​      Planet Fukushima

 

 

  The Fukushima Daiichi nuclear disaster released radioactive substances, which created a number of“hotspots” across the prefecture of Fukushima, where the spatial radiation dose is concentrated. In the aftermath of the disaster, the radioactive clouds, “plumes,” were created. The weather at the time brought these clouds towards the northwest from the nuclear plant (towards the inland areas), creating the “hot spots” as a result. Fukushima was extensively damaged. My hometown, the City of Date (approximately 60 km northwest of the nuclear plant), was no exception. In areas only a few kilometers away from my parents' home, many people had to voluntarily evacuate, even though they were not designated as restricted area. Most of pictures in this work were taken in the path over which the radioactive plumes had travelled.

  At first, I had a hard time understanding the seriousness of the accident because the radioactive substances are not visible. One day, however, something happened when I was going to my hometown by taking the train which had just been reconstructed since the disaster. It had just stopped raining, and with the pleasant joggle of the train, I watched the greenery with raindrops passing by from the car window. An old man in rain boots was standing and holding the handrail, waiting to get off the train. His bald head had only a few hairs, which were fluttered by the wind of an electric fan on the train. Then some emotions sprung up in me because seeing the old man matched with my visual memories of my deceased grandfather and the mountains and forests that he curved out. My heart ached for knowing that the mountains would never be the same again. It was a moment where I felt, in addition to a sense of great loss, a sense of extreme fear that I had never felt before. This visual experience also seemed to me like a metaphor that describes the future of a train with never-opening doors that is separated from the external world. I still vividly remember that the familiar scenery looked drastically different for me.

   Ever since then, I have had a vision that has three layers: foreground, middle-distance, and background. These layers could be described as three different dimensions. For example, humans are in the foreground and scenery exist in the background. Humans and scenery used to exist together in the same dimension, however, now they are separated because of the foreign object, the radioactivity. Furthermore, the invisible middle-distance is going to continue to linger in between us humans and scenery.

   My grandfather passed away around 20 years ago without having to experience the disaster, which might be described as fortunate. Would he have imagined this disaster? He was a patient and quiet a northern  countryman, and he lived out his life through cultivating the lands that had been passed on for generations. After World War II, the town was rapidly modernized with a large-scale energy modernization, which he might have felt happy about. The four-wheel drive that can go in rough mountain roads must have been dependable for him as his leg was physically disabled because of infantile paralysis. Moreover, I wonder how he felt when he heard the jaunty sound of a chainsaw, cutting off the big trees he had grown. The mountains, however, are now thick and devastated as people no longer even go in there. Looking from afar, it seems like nothing has changed, but the trees are covered with ivy, and pests are swarming all over, and bears and wild boards come down outside of the mountains. Not just my grandfather, but who could have ever imagined this future? How would my grandfather and other diseased people feel if they had been able to see the current state of the mountains and the town scenery? Furthermore, I have no choice but to think about future people after I die.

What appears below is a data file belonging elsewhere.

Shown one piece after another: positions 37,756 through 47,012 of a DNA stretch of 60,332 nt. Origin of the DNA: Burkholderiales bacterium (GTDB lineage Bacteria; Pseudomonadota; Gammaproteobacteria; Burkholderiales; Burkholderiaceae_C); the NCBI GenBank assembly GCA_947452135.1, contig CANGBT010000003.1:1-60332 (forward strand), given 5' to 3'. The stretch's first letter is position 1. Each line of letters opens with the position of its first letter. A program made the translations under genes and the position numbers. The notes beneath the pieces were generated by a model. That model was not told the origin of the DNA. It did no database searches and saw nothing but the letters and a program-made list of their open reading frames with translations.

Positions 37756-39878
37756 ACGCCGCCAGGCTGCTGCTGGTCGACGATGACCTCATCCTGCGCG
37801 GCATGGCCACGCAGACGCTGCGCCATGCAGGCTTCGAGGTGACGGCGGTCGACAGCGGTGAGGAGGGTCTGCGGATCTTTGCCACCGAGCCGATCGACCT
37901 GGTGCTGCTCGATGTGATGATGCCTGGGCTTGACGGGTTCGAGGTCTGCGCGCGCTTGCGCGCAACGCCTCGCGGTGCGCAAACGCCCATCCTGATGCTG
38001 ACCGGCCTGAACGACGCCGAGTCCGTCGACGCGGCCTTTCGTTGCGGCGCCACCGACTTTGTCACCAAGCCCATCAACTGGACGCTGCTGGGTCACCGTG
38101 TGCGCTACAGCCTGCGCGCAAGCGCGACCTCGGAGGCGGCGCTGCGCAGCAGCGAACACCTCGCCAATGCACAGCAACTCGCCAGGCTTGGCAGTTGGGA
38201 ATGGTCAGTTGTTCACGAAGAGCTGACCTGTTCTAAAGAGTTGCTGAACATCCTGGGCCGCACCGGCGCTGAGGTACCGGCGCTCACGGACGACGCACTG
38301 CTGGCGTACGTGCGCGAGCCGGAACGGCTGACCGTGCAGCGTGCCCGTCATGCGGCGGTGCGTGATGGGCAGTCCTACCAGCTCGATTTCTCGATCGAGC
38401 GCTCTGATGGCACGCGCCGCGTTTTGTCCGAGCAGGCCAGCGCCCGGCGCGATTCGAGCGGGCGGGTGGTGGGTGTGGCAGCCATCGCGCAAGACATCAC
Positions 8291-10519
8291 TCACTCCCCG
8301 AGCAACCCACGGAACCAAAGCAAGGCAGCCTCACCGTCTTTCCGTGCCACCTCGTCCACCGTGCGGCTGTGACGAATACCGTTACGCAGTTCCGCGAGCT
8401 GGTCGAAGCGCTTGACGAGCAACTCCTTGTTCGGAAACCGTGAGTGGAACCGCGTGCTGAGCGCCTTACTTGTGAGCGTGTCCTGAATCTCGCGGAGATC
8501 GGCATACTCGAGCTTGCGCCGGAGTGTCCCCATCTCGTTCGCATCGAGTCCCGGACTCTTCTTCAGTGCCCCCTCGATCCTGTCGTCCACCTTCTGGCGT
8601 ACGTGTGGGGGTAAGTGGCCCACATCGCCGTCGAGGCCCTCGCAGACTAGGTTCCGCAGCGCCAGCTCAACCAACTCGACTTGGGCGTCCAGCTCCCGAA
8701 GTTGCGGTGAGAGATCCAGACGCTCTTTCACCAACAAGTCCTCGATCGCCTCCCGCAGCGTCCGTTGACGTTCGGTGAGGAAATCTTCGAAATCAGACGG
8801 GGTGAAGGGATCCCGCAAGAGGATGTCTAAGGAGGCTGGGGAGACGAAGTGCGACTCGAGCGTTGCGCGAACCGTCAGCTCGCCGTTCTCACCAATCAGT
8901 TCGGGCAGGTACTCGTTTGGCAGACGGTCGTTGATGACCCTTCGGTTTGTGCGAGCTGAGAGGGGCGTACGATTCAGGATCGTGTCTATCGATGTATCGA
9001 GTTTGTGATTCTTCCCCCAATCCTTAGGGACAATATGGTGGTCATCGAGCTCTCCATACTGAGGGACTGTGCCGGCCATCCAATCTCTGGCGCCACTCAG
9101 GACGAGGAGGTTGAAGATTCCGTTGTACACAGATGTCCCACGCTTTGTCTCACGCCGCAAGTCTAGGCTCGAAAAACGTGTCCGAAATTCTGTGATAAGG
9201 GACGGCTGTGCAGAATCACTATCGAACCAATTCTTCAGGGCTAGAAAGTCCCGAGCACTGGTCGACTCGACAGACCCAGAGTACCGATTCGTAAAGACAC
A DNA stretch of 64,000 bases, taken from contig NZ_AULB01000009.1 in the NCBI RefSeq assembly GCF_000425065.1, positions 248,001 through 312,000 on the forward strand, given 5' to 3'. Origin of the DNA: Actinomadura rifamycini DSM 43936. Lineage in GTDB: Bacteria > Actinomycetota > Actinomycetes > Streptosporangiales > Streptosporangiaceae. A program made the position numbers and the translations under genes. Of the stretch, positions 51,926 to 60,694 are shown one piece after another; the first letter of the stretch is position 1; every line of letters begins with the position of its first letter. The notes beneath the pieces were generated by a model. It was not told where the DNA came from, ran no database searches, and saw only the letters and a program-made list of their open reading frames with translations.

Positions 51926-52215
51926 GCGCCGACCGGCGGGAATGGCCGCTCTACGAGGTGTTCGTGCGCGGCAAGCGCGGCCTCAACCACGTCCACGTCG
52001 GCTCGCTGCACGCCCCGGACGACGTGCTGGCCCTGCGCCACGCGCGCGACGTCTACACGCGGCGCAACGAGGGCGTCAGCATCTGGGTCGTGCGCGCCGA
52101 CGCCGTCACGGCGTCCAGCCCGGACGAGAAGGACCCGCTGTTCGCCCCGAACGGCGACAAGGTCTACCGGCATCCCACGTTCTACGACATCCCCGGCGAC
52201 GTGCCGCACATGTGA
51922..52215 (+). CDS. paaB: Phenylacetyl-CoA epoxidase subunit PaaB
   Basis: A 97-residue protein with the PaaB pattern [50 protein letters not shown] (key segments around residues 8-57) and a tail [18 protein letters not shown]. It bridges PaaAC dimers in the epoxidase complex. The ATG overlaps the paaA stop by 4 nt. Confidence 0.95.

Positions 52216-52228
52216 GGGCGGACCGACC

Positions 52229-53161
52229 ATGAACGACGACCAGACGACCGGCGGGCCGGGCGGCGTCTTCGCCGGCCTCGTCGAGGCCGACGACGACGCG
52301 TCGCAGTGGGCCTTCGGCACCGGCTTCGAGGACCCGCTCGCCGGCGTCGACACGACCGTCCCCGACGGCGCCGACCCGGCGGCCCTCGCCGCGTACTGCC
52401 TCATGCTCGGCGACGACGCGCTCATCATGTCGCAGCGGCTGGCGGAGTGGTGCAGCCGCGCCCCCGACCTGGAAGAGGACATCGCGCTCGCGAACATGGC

As I consciously feel the space that is separated from the external world, I have recently realized, after seven years, that each person has different perceptions of time. It could be faster or slower, longer or shorter, intermittent, or even going back to the time before the disaster. The fact that people have different perceptions of time implies that people also have different understanding of the disaster. The types and degrees of damages of the disaster also impact the perceptions of time, depending on the person, such as farmers, reconstruction workers, those living in temporary housing, children, or parents of the children, and also depending on the region, such as coast towns where the damages of the tsunami are visibly greater or inland areas where the damages of the radioactivity are greater. How people feel towards time and the disaster varies obviously not just for people in Fukushima but for people elsewhere. Specifically in the space of Fukushima, however, I cannot help feeling that the invisible foreign object is uniquely affecting how the people in Fukushima perceive time.

   Time is an accumulation of every single moment where Fukushima exists as a place that contains all elements in the foreground and the background, divided by the middle-distance. As I was taking photos with that in mind, I suddenly felt like looking at Fukushima from a higher perspective and even looking at the blue earth from far, far away.

 

An Excerpt from the text of the photo exhibition “Planet Fukushima”, Nikon Salon Ginza, December 6-13,2017

Codicil : in Planet Fukushima , the presence of ( humans in the near view), (radioactivity in the middle view), and (scenery in the distant view) are captured separately in one picture. On the other hand, The Circle means ( humans in the near view), (fences in the middle view), (animals in the far view). In a sense these two works are a pair of works.